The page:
(By Deborah Parenti) These are far from normal times. And not to acknowledge that fact doesn’t change it. More than ever, while we are holed up in our own spaces and distanced from so many customary everyday habits, whether exchanging a morning greeting around the coffee pot or chatting in the parking lot while waiting for kids to emerge from school, we need to stay connected.
We are, after all, in this together. It’s why the Italians are coming out on their balconies every evening at six o’clock to join in song and reassure their fellow citizens that they are okay.
I would bet the volume of messaging, calls, and Facetime chats have also spiked over the past weeks and will no doubt continue. Connection becomes even more critical in times of crisis.
This is a time when radio can shine and has an opportunity to provide an important service to its communities.
Whether its live and local (always a preference for most) or yes, even syndicated, there are so many ways, on so many levels that radio can once again demonstrate its innate ability to be a lifeline, most especially for the elder population which is as risk, not only in a physical sense, but in terms of mental well-being. Isolation among elders, especially those who are miles from family or close friends, can be frightening and unsettling.
That said, these elders comprise a generation that grew up with radio. That means the relationship with the medium has already been established. Radio can be a companion as well as a source of vital information during this critical time in history: where to call for assistance; how to cope with loneliness and anxiety; what the current status of this national emergency is right now. All questions that can be answered by a friendly, familiar voice many have come to trust over the years. And, especially when it’s live and local, that translates to someone who can take their calls, providing an even greater bond of connection and communication.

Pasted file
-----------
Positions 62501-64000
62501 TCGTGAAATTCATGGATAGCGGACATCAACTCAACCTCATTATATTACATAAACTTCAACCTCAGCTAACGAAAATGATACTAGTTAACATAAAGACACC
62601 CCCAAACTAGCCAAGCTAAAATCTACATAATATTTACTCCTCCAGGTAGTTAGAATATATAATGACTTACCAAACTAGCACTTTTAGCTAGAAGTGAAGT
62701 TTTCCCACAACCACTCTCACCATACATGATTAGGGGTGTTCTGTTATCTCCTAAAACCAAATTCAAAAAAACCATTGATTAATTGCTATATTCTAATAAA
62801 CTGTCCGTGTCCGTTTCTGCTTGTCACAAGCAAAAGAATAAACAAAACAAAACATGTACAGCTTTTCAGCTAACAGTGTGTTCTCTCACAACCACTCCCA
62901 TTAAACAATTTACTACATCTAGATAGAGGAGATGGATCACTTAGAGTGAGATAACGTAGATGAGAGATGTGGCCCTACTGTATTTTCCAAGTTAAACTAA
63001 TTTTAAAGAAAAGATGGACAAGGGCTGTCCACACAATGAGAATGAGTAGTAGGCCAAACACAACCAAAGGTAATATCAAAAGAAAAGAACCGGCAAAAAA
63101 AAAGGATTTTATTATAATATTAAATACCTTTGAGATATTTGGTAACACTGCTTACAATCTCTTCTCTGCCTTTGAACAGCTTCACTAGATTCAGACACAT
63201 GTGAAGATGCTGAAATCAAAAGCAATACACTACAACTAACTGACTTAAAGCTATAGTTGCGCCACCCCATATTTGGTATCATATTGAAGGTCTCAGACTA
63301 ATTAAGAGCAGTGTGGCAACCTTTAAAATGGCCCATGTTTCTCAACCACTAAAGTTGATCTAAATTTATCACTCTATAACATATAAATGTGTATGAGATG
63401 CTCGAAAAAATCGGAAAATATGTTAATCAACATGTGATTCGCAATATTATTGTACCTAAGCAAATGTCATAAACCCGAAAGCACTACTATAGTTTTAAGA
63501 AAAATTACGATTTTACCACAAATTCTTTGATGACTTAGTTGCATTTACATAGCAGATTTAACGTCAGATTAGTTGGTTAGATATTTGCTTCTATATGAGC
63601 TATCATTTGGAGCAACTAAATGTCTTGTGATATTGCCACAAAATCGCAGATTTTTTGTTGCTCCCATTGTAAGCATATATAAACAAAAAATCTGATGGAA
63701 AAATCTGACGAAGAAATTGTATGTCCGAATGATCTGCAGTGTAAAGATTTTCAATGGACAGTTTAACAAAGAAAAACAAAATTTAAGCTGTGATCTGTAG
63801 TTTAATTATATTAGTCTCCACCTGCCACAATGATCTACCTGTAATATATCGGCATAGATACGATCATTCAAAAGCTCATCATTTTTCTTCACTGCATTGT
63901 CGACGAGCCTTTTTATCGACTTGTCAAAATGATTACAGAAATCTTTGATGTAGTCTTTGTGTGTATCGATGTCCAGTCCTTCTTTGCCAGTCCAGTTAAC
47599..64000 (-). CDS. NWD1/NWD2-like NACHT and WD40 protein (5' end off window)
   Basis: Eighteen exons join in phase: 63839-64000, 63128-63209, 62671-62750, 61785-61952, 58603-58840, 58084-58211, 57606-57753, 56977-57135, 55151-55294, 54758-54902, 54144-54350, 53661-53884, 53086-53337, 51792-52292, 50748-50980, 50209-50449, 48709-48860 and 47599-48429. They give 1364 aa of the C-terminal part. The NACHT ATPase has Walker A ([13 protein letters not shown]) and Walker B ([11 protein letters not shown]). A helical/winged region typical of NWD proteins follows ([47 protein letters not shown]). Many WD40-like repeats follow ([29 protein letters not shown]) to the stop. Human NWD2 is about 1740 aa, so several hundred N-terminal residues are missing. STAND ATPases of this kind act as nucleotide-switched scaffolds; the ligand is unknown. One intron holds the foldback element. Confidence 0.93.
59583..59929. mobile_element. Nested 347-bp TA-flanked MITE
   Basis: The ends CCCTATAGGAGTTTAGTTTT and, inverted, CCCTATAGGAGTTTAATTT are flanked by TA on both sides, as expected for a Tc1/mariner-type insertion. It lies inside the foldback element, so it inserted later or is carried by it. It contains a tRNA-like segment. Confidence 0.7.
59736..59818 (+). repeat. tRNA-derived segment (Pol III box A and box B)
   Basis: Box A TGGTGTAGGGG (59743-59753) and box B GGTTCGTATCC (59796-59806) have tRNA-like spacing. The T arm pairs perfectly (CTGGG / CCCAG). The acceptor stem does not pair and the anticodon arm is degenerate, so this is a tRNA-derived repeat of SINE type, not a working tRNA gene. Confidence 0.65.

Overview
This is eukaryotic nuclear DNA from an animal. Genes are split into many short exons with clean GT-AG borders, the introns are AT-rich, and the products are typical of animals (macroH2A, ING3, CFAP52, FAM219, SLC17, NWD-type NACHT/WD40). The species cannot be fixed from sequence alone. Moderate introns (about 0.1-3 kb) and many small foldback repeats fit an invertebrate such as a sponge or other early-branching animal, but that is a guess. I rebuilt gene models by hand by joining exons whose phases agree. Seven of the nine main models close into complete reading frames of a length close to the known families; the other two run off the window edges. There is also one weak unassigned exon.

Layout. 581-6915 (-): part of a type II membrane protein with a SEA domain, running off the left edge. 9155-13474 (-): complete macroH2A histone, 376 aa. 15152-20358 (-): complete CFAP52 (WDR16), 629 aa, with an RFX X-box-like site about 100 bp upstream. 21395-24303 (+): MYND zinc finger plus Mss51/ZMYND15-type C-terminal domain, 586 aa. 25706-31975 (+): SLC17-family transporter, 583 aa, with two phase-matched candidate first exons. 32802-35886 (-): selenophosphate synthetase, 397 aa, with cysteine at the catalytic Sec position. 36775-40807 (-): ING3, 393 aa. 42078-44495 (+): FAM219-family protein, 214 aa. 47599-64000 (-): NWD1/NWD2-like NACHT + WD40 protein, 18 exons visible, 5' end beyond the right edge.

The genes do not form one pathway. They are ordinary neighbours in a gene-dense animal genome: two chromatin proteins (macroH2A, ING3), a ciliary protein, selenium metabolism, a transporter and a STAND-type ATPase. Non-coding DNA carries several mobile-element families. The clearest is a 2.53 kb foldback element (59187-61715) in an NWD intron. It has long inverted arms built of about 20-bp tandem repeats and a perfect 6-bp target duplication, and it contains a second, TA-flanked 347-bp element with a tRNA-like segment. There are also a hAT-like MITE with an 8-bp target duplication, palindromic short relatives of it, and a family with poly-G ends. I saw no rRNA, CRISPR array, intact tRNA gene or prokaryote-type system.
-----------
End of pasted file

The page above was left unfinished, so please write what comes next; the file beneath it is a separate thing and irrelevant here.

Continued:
I’m going to throw a wild notion out here – one which may be met with the naysaying that it can’t or won’t be done. Maybe, maybe not. But again, these are not normal times. Business as usual has been thrown out the window in today’s crisis environment, as have most of the norms we associate with operating our businesses.
What if stations flipped back to local programming during some of the dayparts currently being voice-tracked, otherwise pre-produced, or filled with syndicated broadcasts? Allow for more spontaneous updates specific to a community and, where possible, give listeners the chance to call in with comments and questions? It doesn’t have to necessarily “break format.” Music stations could still play music but, if live and local, also giving communities more real-time and targeted information. Sports stations looking to fill game times would also be a natural for opening the mic with talk that extends beyond the usual home run and touchdown banter.
And if the available talent is not currently on staff, there are no doubt plenty pros sitting on the sidelines in markets everywhere who could fill in during this time of emergency.
Radio broadcasters are often referred to as public trustees, charged with serving the needs and interests of their communities of license. That has possibly never been more important than it is today.
What we are experiencing as a nation and as a world call for unusual and out-of-the-box thinking. That includes radio.
Deborah Parenti is Publisher of Radio Ink. She can be reached at [email protected]